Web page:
–By: Alexandra Kinias —
It was not uncommon, when I was growing up in Egypt, to hear loud screams screeching the stillness of the hot summer nights, when people opened their windows to the cool Mediterranean breeze. Chilling sounds of women pleading to their husbands to stop or calling for help pierced the neighborhood. And by sunrise, perpetrators walked freely in the streets, as if nothing had happened, while the bruised faces you met, with eyes averted were the only proof of the heinous crime committed against women
Domestic violence is a disturbing phenomenon practiced by men across cultures for control and dominance. According to the UN reports, up to 70 percent of women have experienced violence from an intimate partner in their lifetime. And according to the same report, it is estimated that of all women who were victims of homicide globally in 2012, almost half were killed by intimate partners or family members.
No woman is immune against this abhorrent practice regardless of her age, religion, race, education, and social or economic status. And while it is criminalized in many countries around the world, in male dominant societies, as in the Middle East and where sharia is the panel code of law, domestic violence is often blamed on women for bringing it upon themselves.
In these societies, domestic violence is not just accepted, but also promoted, advised and justified by religious scholars. Defenders of the faith deny that Islam is responsible for the perpetuation of violence against women, as it also exists in non-Muslim communities. Many go as far as refuting the interpretation of the verse that explicitly states it.
Domestic violence is practiced by men of other cultures and other beliefs in communities around the world, but in such societies, it is criminalized and perpetrators are punished. On the other hand, in communities where Islam rules, not only it is not criminalized, but also viewed as an acceptable male behavior, where victims are mostly blamed for their victimization.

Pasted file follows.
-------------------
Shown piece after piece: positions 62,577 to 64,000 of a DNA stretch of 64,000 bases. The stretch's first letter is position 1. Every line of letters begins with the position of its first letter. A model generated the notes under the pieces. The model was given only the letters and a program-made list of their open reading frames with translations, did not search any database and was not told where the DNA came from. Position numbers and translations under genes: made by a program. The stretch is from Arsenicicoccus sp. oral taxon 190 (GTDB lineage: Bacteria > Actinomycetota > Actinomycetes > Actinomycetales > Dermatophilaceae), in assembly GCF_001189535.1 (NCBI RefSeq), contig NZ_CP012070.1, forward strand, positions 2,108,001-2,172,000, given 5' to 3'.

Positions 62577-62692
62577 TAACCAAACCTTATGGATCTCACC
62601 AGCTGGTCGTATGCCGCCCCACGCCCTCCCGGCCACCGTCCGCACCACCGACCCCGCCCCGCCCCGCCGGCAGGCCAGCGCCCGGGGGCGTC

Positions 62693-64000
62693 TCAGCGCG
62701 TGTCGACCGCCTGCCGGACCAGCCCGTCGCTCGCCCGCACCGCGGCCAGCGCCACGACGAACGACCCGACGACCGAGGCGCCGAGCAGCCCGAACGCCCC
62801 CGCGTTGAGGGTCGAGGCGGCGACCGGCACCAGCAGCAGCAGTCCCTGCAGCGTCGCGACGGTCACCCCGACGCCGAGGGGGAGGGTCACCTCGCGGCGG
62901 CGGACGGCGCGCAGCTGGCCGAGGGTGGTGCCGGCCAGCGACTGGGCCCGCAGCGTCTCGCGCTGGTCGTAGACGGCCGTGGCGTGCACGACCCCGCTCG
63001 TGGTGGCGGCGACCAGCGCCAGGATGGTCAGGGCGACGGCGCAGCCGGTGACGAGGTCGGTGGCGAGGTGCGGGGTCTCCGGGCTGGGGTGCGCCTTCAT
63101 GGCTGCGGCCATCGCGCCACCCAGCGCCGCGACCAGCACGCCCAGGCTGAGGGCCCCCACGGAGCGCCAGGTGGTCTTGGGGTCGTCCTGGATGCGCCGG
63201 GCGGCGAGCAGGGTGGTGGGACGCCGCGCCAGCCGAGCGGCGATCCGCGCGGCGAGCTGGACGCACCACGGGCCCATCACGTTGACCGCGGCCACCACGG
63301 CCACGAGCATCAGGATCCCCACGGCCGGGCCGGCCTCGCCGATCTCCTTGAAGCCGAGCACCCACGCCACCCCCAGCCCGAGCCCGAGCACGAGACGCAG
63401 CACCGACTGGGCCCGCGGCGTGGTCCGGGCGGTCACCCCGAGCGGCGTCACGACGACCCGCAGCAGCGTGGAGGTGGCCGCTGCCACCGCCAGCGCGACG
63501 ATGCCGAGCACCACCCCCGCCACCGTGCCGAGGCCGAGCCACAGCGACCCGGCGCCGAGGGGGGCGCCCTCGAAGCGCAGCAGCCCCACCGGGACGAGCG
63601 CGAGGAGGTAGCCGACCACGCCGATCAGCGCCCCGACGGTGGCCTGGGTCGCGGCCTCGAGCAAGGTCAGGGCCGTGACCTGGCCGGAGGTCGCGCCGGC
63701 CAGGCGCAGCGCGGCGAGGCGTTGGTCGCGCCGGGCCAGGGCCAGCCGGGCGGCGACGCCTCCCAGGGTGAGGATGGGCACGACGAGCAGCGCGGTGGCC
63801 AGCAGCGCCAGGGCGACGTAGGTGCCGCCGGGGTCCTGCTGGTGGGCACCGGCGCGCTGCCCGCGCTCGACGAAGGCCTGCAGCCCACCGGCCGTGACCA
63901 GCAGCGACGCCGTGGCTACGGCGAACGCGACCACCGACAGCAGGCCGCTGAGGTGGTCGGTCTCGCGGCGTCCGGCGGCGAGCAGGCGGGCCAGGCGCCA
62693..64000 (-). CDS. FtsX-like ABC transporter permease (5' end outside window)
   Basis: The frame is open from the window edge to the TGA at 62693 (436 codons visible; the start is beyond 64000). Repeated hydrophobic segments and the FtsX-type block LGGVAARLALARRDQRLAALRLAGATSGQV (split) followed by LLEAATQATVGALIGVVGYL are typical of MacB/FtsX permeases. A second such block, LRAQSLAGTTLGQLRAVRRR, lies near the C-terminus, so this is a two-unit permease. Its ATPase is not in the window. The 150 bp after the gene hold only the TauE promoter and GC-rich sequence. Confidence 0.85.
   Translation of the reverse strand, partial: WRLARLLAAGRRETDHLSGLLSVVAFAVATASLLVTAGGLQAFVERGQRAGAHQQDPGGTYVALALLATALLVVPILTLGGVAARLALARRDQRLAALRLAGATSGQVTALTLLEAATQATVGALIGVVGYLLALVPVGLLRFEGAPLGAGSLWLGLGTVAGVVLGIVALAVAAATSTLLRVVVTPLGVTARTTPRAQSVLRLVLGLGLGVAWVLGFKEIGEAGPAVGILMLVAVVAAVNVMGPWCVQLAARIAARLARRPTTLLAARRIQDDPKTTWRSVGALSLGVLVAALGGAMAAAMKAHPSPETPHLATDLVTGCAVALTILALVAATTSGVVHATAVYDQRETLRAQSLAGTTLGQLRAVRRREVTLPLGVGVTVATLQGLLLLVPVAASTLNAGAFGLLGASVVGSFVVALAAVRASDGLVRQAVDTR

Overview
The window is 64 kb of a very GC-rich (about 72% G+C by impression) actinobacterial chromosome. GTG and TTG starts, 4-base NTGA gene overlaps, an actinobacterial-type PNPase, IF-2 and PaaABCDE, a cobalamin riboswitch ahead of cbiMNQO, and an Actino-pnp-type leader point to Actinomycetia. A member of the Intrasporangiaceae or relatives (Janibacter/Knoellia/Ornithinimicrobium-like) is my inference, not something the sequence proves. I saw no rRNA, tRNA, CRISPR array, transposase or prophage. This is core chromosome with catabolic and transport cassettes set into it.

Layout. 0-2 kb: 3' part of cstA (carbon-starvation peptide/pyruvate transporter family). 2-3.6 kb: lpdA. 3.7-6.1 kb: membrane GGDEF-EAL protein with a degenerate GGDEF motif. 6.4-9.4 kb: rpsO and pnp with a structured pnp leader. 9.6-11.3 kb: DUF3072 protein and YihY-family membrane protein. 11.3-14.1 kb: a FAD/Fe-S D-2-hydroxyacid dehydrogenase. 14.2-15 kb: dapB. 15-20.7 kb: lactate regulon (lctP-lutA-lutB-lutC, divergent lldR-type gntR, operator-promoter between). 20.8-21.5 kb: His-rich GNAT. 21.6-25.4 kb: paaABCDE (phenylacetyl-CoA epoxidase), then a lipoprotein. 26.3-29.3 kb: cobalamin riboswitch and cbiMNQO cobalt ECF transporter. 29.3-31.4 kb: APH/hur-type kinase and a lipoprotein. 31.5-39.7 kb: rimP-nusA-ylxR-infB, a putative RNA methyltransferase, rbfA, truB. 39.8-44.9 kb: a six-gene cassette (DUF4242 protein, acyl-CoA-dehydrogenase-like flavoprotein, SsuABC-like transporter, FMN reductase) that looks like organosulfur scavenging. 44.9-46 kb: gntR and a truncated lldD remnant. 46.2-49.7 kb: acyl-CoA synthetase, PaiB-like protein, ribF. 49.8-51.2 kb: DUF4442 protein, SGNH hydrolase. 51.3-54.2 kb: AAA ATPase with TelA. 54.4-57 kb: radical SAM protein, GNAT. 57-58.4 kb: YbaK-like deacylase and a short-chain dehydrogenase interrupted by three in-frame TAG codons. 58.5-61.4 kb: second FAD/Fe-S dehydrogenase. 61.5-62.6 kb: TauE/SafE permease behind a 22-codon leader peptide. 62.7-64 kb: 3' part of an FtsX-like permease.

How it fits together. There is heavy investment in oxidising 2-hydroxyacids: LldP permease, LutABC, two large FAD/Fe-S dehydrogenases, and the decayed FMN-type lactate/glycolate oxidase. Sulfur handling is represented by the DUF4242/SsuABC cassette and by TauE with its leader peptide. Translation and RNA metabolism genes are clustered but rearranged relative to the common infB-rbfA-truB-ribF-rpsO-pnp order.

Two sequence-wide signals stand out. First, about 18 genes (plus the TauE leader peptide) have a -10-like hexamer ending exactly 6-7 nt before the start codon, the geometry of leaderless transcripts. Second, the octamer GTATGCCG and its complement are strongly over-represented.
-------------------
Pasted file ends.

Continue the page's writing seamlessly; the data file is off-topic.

As violence continues, women not only reach a state of submissiveness in accepting this abusive treatment, but also justify it, and question their role in triggering it. This justification becomes their coping mechanism. It gives them a delusional hope that if they changed, violence would stop. In a survey reported by amnesty international, 39 per cent of Egyptian women agreed that a husband is justified in beating his wife in certain circumstances, which may include going out without telling him, neglecting the children, arguing with him, refusing to have sex with him, and burning the food.
Awarded with the privileges handed over to them at birth by their gender, men find no need to change. Women in societies where violence pervades are bred to obey, please and work the relationship, take more care of the men’s needs, avoid confrontations, and become a subordinate – not an equal partner – in the relationship. So under whatever circumstances, women believe that it is their fault to be punished for not being a good partner, and often come to the defense of their abusers.
Acknowledging their own fault in triggering their aggression, women modify their attitudes and behavior, as a good wife or partner should. They avoid confrontations, for it’s their role, dictated by their society or community, to be understanding and considerate; to stay calm, accept the abuse and not answer back, not to intimidate, and not to complain. And when women are punished for defying the status quo, they blame themselves and promise to be more careful next time. Unfortunately with each incident, their voices get lower until they are eventually silenced.
Experiencing violence is traumatic and demeaning. Physical and mental abuse is humiliating. It shakes women’s confidence and her self-worth dwindles. It perpetuates in silence because it is shameful to talk about. Perpetrators achieve control over the victim by breaking her emotionally and mentally. Victims become isolated and as a result, the cycle continuous because silence is the perfect ground for abuse to thrive.
Many victims endure years of abuse without seeking help because of financial dependency and fear of homelessness. So instead of breaking away from the relationship, women stay and try to make it work. But against their best judgment, the vicious cycle of domestic violence not only doesn’t end, but it escalates and the episodes become more frequent, severe and intense.